The Chicago school of economics takes a little from each of these schools.  Like the Austrians they believe that government should take a hands-off approach in the economy.  Markets should be free with minimum government intervention.  But unlike Austrians, they hate gold.  And blame the gold standard for causing the Great Depression.  Instead, they believe in the flexibility of fiat money.  As do the Keynesians.  But with a strict monetary policy to minimize inflation (which is why proponents of this school were also called monetarists).  Unlike the Keynesians.  For monetarists believe only a government’s monetary policy can cause runaway inflation.

(This is a gross simplification of these three schools.  A more detailed and comprehensive study would be a bit overwhelming as well as extremely boring.  But you get the gist.  At least, for the point of this discussion.)

We used Gold and Silver for Money because it was Durable, Portable, Divisible, Fungible, Scarce, Etc.

At the heart of the difference between these schools is money.  So a refresher course on money is in order.  Money stores wealth temporarily.  When we create something of value (a good or a service) we can use that value to trade for something we want.  We used to barter with other creative people who made value of their own.  But as the economy got more complex it took more and more time to find people to trade with.  You had to find someone who had what you wanted who also wanted what you had.  If you baked bread and wanted shoes you had to find a shoemaker who wanted bread.  Not impossible.  But it took a lot of time to find these people to trade with.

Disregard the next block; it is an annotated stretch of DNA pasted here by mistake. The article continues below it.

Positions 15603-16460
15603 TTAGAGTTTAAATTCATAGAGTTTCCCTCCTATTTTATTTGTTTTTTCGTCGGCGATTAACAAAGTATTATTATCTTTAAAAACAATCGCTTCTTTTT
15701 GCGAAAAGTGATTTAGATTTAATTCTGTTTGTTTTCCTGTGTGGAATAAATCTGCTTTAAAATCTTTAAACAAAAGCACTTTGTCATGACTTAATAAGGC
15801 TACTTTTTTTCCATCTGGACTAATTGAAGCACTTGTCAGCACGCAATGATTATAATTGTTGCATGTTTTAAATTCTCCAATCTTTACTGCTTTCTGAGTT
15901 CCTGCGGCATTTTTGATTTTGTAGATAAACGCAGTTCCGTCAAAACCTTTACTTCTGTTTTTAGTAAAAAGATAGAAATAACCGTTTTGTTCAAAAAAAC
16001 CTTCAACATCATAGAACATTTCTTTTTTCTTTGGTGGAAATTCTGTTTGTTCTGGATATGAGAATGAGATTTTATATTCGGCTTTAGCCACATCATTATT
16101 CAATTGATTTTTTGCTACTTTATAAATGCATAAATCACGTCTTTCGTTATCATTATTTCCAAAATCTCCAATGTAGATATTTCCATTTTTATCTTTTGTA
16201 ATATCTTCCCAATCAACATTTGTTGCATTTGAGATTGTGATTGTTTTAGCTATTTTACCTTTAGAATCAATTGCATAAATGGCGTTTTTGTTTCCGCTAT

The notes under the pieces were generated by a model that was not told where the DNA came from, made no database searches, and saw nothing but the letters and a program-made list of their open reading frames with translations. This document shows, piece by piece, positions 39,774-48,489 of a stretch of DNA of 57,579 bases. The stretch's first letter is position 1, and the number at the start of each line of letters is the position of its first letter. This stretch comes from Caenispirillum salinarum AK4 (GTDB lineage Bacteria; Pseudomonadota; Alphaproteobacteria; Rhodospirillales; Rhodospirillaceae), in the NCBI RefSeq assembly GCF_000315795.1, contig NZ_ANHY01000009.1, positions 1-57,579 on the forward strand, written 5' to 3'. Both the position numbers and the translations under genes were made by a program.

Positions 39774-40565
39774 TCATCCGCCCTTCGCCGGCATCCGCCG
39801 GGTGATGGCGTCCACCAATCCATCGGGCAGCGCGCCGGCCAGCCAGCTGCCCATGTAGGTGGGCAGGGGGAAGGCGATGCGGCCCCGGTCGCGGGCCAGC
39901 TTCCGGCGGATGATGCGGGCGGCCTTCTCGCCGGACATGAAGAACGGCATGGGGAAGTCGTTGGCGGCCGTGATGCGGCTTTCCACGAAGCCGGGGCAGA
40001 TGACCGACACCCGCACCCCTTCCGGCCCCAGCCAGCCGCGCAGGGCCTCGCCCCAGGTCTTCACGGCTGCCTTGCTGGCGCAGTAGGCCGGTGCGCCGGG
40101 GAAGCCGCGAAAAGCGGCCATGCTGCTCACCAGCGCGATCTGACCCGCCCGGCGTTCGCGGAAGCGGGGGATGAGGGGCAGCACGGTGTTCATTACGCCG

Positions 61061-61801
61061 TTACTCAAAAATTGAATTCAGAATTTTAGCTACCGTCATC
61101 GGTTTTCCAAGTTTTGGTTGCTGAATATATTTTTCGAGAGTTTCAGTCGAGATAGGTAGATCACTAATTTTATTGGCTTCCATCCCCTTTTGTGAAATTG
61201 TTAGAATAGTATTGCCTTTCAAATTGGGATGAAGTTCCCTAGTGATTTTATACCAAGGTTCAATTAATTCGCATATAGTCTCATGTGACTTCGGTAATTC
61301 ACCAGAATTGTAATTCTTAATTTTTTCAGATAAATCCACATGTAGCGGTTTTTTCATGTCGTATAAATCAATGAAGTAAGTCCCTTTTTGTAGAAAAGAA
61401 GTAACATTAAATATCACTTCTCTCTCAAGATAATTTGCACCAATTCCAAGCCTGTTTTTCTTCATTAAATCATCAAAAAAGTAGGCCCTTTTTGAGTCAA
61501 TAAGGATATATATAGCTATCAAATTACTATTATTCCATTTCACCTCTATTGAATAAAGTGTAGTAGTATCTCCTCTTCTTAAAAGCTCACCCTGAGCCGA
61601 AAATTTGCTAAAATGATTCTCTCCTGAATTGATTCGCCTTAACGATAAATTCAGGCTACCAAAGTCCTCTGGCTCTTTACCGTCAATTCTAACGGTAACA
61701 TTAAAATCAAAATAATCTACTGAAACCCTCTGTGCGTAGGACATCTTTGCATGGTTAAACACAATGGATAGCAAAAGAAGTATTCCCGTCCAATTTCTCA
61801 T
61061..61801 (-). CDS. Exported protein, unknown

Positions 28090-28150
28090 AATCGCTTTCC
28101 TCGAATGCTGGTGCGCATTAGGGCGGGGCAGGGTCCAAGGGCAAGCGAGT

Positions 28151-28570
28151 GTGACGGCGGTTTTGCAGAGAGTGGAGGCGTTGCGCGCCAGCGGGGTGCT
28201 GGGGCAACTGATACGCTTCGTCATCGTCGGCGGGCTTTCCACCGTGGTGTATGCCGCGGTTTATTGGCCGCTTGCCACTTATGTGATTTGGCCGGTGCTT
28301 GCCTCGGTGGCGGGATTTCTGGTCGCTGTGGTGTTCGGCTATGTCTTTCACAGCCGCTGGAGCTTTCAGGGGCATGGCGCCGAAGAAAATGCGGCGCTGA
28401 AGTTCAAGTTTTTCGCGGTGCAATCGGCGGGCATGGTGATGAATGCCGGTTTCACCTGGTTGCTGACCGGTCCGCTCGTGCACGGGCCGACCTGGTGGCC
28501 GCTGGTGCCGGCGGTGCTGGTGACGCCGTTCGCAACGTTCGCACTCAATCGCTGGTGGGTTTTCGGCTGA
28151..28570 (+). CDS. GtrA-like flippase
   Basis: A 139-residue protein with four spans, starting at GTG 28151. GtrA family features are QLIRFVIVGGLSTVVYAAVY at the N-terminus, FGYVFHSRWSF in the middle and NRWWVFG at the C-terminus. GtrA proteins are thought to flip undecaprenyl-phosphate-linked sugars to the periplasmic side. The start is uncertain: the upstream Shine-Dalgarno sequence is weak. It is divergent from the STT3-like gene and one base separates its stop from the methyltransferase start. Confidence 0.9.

Then someone had a brilliant idea.  They figured they could trade their good or service NOT for something THEY wanted but something OTHER people would want.  Such as tobacco.  Whiskey.  Or grain.  These things were valuable.  Other people would want them.  So they could easily trade their good or service for one of these things.  And then later trade it for what they wanted.  And money was born.  For various reasons (durable, portable, divisible, fungible, scarce, etc.) we chose gold and silver as our money of choice.  Due to the inconvenience and danger of carrying these precious metals around, though, we stored our precious metals in a vault and used ‘receipts’ of that deposit as currency.  And the gold standard was born.